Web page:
But the concepts of things such as e-mail archiving have little to do with ILM and how it interacts with applications and databases, Garry said. Whereas e-mail archiving solutions just make a copy of every e-mail that comes in or out or an organization, having no impact on saving storage or having nothing to do with improving performance in the database space, ILM is all about looking at and determining through complex business rules what data doesn't need to be in a production database any longer, since it's not being accessed much or at all.

Moving inactive data from a production database into an archive means the production instance of the database is smaller. It performs better, it can be backed up better, and it's less costly to manage. If this isn't done, databases get bigger, requiring more time to tune and to keep performing acceptably.

Garry referred to Solix, another ILM player that's thinking even bigger. Solix is looking at database subsetting, for example, meaning technology that allows uses to take a small but referentially intact chunk of data from a live production database—a working subset, in other words.

So instead of having to copy an entire 3-terabyte database for a given sales region to write reports on, for example, users can store a subset that's maybe 3GB, is still valid and still lets users work with it.

Garry challenges the idea that storage is cheap, at any rate. He's set to give a speech at an ILM forum next week in which he will display numbers he's crunched regarding how much enterprises are spending on unorganized data maintenance and administration.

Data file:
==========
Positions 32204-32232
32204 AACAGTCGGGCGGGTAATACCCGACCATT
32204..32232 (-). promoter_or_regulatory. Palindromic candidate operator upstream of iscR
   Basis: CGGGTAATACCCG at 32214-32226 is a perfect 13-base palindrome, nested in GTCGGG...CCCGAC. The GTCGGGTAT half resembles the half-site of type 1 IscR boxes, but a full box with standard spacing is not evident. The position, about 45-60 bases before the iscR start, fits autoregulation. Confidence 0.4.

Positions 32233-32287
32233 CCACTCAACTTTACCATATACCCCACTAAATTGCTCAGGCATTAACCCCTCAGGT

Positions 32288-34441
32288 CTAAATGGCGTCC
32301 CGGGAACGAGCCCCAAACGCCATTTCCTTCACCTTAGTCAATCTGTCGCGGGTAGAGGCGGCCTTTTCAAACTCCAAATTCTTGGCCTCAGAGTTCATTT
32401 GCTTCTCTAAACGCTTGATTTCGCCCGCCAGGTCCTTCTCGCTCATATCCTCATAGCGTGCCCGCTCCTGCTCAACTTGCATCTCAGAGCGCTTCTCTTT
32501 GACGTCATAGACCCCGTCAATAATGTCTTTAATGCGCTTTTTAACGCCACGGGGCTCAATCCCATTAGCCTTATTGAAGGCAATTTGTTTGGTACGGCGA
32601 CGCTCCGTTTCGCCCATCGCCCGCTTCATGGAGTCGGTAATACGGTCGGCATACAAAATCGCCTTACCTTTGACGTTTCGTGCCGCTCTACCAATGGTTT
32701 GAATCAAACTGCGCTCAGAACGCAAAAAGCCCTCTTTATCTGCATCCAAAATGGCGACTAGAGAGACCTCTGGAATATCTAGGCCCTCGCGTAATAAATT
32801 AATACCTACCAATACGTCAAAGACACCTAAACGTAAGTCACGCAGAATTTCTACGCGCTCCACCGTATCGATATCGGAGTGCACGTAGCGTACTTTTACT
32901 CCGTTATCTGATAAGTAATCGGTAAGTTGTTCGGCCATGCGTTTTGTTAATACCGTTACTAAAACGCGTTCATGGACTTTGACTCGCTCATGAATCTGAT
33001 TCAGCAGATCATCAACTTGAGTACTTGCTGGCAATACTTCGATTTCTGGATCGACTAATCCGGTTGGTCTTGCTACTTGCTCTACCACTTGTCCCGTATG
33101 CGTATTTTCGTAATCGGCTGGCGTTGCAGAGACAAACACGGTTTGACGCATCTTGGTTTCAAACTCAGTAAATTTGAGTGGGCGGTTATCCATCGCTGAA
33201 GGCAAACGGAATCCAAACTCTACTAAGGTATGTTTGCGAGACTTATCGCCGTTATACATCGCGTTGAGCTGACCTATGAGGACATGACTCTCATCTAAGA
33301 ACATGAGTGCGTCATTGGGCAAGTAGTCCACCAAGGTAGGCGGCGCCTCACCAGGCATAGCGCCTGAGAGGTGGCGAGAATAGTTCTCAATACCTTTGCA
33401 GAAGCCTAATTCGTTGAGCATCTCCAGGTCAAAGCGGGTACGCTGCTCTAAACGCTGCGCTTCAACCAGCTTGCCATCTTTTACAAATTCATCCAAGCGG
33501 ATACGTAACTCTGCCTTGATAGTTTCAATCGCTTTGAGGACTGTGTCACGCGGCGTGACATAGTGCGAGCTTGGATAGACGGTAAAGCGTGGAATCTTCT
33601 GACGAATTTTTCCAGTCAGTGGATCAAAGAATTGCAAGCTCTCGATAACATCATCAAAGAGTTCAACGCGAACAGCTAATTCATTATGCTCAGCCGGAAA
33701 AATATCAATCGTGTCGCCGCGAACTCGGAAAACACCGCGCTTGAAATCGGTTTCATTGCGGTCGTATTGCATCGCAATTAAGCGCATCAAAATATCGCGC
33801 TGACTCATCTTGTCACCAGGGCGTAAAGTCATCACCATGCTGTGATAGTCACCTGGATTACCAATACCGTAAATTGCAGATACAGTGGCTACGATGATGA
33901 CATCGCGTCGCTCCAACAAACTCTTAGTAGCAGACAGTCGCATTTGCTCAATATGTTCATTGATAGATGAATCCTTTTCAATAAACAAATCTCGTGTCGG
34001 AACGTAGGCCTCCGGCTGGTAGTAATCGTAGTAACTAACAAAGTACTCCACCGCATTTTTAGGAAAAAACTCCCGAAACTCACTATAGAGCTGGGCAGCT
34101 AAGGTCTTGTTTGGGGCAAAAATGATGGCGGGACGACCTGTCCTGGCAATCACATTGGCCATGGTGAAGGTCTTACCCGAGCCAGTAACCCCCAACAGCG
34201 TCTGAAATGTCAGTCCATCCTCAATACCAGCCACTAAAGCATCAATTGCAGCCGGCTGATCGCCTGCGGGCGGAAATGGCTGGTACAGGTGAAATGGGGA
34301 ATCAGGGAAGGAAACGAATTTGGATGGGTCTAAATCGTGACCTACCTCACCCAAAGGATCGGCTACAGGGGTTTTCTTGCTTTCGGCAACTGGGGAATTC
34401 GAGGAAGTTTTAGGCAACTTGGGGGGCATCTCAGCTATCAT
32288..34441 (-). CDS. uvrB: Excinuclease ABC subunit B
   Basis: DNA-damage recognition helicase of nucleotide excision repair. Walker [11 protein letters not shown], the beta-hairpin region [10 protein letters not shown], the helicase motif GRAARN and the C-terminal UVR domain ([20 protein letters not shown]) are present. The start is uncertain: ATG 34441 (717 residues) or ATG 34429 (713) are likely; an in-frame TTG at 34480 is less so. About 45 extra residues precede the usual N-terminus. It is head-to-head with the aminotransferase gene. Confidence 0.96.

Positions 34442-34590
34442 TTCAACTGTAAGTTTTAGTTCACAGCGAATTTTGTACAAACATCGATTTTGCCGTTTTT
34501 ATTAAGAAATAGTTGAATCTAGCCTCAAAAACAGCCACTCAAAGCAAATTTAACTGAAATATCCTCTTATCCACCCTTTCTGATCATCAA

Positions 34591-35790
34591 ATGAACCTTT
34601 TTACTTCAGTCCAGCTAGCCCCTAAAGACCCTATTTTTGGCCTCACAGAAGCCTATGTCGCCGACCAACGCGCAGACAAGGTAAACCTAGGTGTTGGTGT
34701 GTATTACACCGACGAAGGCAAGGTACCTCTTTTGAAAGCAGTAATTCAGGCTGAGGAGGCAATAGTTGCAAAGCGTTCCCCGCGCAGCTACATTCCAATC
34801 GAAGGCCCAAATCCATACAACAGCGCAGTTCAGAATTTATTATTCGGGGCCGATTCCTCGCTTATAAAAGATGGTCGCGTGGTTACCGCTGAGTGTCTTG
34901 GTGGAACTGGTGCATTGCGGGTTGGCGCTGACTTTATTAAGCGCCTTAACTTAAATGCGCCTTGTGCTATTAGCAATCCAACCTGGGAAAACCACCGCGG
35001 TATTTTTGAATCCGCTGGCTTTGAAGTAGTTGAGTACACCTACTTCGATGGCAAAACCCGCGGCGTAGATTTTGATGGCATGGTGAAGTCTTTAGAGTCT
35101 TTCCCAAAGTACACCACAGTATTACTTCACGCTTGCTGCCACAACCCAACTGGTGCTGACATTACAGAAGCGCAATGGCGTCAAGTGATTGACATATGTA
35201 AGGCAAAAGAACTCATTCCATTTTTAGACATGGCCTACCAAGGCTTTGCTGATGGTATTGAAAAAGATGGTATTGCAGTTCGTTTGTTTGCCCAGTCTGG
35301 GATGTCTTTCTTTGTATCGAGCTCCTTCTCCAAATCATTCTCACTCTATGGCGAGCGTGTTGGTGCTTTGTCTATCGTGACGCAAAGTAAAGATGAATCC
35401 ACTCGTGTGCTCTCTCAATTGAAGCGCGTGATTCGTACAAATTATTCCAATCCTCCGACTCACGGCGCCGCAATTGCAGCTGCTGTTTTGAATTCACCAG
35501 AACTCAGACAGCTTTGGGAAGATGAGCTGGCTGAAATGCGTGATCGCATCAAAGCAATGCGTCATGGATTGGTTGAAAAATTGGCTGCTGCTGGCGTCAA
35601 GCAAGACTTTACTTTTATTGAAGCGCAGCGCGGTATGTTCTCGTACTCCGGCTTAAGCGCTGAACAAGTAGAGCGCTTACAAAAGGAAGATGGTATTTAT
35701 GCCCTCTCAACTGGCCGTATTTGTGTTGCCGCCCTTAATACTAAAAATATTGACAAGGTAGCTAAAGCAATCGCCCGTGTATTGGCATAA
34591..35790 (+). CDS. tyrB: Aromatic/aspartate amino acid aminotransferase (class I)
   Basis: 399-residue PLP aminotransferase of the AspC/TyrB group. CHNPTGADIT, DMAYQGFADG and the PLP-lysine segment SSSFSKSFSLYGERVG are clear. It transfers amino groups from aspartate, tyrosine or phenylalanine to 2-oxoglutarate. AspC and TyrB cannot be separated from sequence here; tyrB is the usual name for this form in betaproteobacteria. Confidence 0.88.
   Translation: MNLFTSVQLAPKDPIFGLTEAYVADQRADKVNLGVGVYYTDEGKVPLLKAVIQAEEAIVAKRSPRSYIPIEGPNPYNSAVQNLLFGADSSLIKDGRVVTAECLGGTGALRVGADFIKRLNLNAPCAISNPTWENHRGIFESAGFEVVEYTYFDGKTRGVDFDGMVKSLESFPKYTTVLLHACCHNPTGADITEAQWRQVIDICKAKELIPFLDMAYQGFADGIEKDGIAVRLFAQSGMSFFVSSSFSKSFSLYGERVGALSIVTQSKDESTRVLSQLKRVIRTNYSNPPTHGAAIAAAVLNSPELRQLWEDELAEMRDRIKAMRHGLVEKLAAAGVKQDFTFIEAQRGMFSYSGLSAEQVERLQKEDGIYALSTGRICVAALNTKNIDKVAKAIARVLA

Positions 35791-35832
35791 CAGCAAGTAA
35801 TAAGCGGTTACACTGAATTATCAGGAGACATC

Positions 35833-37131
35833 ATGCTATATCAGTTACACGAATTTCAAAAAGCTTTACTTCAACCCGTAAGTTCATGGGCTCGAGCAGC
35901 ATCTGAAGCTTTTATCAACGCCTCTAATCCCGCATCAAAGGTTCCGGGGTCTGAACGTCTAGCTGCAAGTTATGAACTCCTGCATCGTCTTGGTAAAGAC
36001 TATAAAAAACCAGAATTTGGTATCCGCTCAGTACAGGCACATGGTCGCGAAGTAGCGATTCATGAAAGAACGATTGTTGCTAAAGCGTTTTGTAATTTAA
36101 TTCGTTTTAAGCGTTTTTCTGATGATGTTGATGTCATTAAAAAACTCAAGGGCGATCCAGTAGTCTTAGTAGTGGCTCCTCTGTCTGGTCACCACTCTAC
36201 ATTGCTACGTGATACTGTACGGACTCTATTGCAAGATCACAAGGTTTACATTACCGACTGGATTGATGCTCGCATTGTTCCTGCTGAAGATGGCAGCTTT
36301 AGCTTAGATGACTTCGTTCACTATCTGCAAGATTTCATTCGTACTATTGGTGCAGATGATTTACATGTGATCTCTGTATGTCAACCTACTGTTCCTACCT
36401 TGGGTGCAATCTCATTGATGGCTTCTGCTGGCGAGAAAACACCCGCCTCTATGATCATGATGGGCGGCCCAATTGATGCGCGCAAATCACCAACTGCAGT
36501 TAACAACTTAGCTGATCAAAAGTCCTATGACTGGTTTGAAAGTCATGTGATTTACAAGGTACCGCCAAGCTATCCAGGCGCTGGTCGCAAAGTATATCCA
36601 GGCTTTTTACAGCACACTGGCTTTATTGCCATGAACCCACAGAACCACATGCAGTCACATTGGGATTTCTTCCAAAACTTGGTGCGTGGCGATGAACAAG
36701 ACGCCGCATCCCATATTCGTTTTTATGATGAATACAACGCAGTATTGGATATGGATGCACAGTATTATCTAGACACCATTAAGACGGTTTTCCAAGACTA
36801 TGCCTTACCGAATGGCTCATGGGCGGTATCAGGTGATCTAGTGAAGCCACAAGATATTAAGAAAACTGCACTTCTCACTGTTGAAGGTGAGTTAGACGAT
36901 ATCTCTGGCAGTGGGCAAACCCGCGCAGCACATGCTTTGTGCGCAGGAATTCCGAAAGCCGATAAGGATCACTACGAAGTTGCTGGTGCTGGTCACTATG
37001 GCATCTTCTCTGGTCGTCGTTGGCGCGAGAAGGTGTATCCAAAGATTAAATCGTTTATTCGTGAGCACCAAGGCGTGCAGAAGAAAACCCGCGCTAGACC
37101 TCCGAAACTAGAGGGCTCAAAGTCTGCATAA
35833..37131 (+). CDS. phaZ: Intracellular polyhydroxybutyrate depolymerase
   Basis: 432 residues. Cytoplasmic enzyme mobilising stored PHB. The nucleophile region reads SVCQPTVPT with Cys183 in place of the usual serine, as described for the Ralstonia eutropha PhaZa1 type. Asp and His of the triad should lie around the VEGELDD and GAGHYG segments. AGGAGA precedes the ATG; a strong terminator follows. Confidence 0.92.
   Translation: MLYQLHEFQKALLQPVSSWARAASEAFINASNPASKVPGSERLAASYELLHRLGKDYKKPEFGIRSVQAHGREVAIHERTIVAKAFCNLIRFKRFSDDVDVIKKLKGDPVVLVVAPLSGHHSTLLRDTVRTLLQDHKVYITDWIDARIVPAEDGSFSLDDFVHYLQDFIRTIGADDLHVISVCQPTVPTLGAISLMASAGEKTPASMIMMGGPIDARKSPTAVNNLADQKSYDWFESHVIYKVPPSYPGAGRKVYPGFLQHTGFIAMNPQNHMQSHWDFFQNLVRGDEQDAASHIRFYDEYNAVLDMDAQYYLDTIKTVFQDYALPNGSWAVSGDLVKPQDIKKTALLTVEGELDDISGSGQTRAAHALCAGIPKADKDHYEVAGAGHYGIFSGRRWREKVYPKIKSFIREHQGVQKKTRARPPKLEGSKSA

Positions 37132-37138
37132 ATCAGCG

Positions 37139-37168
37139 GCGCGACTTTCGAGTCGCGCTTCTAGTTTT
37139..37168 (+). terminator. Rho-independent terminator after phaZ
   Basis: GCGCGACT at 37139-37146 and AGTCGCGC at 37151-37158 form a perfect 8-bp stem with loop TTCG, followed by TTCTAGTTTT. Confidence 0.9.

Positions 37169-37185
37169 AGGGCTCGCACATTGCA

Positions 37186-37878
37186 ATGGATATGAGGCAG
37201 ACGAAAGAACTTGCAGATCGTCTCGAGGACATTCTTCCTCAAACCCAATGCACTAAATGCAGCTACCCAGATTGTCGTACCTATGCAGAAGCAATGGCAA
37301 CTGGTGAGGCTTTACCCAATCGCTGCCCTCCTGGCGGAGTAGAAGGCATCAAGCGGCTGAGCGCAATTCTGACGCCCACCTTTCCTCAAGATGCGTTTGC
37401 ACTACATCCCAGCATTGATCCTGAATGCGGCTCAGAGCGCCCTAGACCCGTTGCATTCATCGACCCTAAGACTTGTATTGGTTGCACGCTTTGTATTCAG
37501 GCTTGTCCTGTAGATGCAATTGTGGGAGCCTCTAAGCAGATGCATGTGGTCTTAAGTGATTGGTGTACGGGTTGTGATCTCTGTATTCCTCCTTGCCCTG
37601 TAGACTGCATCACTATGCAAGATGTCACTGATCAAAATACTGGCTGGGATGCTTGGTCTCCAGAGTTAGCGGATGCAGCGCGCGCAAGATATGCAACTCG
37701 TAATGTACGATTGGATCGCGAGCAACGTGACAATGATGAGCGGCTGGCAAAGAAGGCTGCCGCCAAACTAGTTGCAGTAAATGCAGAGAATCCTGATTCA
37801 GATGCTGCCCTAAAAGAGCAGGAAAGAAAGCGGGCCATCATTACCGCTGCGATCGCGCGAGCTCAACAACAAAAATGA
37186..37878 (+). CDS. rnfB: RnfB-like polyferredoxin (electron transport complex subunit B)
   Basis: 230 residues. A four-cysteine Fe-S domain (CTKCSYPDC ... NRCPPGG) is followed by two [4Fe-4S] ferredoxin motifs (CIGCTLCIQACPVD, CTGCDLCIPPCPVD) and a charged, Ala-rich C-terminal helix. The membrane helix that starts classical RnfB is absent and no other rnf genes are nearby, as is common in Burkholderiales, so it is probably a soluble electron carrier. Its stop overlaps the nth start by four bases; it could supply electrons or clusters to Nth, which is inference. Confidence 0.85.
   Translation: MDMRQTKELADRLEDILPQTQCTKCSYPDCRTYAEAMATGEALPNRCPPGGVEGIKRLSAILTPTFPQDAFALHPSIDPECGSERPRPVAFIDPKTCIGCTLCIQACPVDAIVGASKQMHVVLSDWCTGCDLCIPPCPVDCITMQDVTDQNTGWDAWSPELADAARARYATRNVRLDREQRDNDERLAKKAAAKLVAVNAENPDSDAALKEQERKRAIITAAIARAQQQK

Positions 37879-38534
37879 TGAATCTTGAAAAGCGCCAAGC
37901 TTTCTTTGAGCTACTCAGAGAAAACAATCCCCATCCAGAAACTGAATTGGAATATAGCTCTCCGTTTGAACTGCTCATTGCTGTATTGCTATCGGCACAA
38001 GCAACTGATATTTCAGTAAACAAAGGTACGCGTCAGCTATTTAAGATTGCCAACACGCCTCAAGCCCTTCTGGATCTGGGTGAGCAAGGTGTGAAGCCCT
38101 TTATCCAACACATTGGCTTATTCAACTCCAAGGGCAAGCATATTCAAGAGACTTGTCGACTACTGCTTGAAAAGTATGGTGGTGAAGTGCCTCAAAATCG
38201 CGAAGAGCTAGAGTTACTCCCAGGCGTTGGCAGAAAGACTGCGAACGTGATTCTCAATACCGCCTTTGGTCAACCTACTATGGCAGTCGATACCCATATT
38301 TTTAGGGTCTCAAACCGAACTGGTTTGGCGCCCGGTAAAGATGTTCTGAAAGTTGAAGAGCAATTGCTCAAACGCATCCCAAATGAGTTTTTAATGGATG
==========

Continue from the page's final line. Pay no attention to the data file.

It isn't pretty. For example, Garry recently worked with one client who complained about spending too much on Oracle licenses. After Garry checked out the client's systems, he reported that it was costing the customer some $10 million annually to maintain the databases, given system administrators and database administrators. It was five times what the customer was spending on Oracle licenses, he said.

Given the rising awareness of the problem, Garry predicts we'll see more consolidation in the ILM space.

EMC in particular is now in a "tough spot and will need to acquire someone," Garry said. He pointed to Solix, Princeton Softech and Applimation as being possible buys.

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Lisa Vaas is News Editor/Operations for eWEEK.com and also serves as editor of the Database topic center. Since 1995, she has also been a Webcast news show anchorperson and a reporter covering the IT industry. She has focused on customer relationship management technology, IT salaries and careers, effects of the H1-B visa on the technology workforce, wireless technology, security, and, most recently, databases and the technologies that touch upon them. Her articles have appeared in eWEEK's print edition, on eWEEK.com, and in the startup IT magazine PC Connection. Prior to becoming a journalist, Vaas experienced an array of eye-opening careers, including driving a cab in Boston, photographing cranky babies in shopping malls, selling cameras, typography and computer training. She stopped a hair short of finishing an M.A. in English at the University of Massachusetts in Boston. She earned a B.S. in Communications from Emerson College. She runs two open-mic reading series in Boston and currently keeps bees in her home in Mashpee, Mass.